Lunarcy!: TV Review
Epix kicks off a new season of docs with a look at the adventures of four lunar obsessives --from a bonafide astronaut to the self-proclaimed owner of the moon.
Premium cable network Epix kicks off its season of Epix Docs in lighthearted mode with Lunarcy!, a mildly entertaining look at extreme manifestations of moon mania. Focusing on a disparate quartet of heaven-gazing American dreamers, director Simon Ennis vacillates between earnest and arch, with the accent decidedly on the latter. Frustratingly, the documentary -- which premiered at SXSW in March -- orbits its subject rather than zeroing in for a landing. But there are intriguing views from the capsule along the way.
For most of Ennis’ interviewees, moon colonization is an urgent matter. Some have their feet planted on terra firma more securely than others. Amidst the high (a former astronaut) and low (the self-declared owner of the moon) are interesting historical tidbits, along with passing nods to the pioneer spirit and the age-old poetic pull of the Earth’s satellite.
Ennis samples vintage cartoons to sprightly effect. He also frames much of his new footage in stagy, comical fashion, with DP Jonathan Bensimon’s camerawork and Christopher Sandes’ needling sci-fi score heightening the farcical spin. Most unwelcome is the needless emphasis of humorous remarks via the repetition of choice phrases as onscreen text.
At the huckster end of the lunar-devotee spectrum is Dennis Hope, a former ventriloquist who’s capitalizing on a “loophole” in the United Nations’ Outer Space Treaty. Not having received a response from the UN to his declaration of moon ownership, he’s been busy selling parcels of lunar real estate since 1980, and claims to have sold more than 2 million acres, at 20 bucks each. He’s also president of the so-called Galactic Government.
Ennis’ other main subjects have set their sights on the moon in non-mercenary ways. Peter Kokh, of Milwaukee, is the one-man band behind the Moon Miners’ Manifesto, a newsletter he first pounded out on an IBM Selectric. He insists not just on the necessity of space travel but on the need to ensure that moon’s human settlers will be able to enjoy such earthly delights as sports and music.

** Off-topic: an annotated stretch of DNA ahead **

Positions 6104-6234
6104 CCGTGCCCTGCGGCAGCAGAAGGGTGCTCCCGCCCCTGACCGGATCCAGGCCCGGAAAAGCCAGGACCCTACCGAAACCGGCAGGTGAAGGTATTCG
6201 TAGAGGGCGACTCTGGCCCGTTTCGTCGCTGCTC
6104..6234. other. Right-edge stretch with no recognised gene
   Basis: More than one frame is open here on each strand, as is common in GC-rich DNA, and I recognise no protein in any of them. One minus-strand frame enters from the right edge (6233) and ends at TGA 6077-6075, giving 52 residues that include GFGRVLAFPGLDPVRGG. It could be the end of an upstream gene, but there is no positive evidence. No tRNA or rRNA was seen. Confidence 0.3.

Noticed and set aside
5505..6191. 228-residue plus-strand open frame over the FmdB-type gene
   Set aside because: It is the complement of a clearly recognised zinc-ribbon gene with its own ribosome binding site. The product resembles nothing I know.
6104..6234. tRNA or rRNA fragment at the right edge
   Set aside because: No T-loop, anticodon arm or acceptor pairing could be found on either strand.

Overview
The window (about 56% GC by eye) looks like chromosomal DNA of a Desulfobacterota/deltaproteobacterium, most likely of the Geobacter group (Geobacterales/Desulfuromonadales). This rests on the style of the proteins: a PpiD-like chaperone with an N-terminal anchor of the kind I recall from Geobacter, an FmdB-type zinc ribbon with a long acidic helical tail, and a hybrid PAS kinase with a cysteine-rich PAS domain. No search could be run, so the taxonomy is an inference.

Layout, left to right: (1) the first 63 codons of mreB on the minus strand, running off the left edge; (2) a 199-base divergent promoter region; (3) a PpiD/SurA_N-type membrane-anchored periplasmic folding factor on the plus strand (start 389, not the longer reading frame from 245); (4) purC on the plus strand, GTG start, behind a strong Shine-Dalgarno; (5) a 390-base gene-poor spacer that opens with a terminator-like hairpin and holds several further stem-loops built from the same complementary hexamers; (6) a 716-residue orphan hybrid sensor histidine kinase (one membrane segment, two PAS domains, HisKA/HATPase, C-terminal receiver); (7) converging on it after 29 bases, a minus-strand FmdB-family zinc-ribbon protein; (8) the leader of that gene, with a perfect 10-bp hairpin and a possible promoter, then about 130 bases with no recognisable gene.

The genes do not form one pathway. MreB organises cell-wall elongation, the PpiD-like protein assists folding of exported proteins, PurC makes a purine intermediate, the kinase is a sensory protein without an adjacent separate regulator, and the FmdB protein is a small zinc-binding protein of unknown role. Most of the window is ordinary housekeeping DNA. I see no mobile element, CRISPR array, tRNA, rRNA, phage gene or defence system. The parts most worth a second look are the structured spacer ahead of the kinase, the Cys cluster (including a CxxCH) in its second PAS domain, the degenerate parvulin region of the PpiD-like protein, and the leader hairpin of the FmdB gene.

A similar selflessness characterizes the documentary’s central figure, Christopher Carson, who thanklessly proselytizes his otherworldly visions wherever he can, from Times Square to school classrooms to the dispiriting drab of hotel conference rooms. A self-described “social pariah,” Carson is a young man seemingly beamed in from another century, a jovial but serious moon-carnival barker who’s eager to be the first earthling to move to the moon permanently. There’s a poignancy to his passion, and the film hits a momentary stride as it focuses on the notion of outsiders searching for a true home.
Ennis delves deeper into Carson’s character than anyone else’s, but there’s a jokey distance to his affection. Which makes it all the more gratifying when a group of high-schoolers respond enthusiastically to Carson’s spiel (complete with laser show).
The sincerity of Carson and his Luna Project shine through, even in such obviously orchestrated scenes as when the filmmaker brings him to visit Apollo astronaut Alan Bean. The fourth man to set foot on the lunar surface (and one of the subjects of the superb 2007 doc In the Shadow of the Moon), the gentle-spirited Bean has channeled his experience into painting, making use of NASA keepsakes to add texture to his canvases. In one of the film’s best moments, he confesses that he regrets not taking a break from scientific research to goof around a bit while on the moon.
There’s no question that Ennis is having fun goofing around with his material. That works, to a point, but as an overall approach, it creates weightlessness. Gravity boots might have been a better fit.
Production companies: A Citizen Jones presentation in association with Super Channel and the Documentary Channel
Director: Simon Ennis
Producers: Jonas Bell Pasht
Executive producers: Ron Mann, Jonah Bekhor
Director of photography: Jonathan Bensimon
Music: Christopher Sandes
Editor: Matt Lyon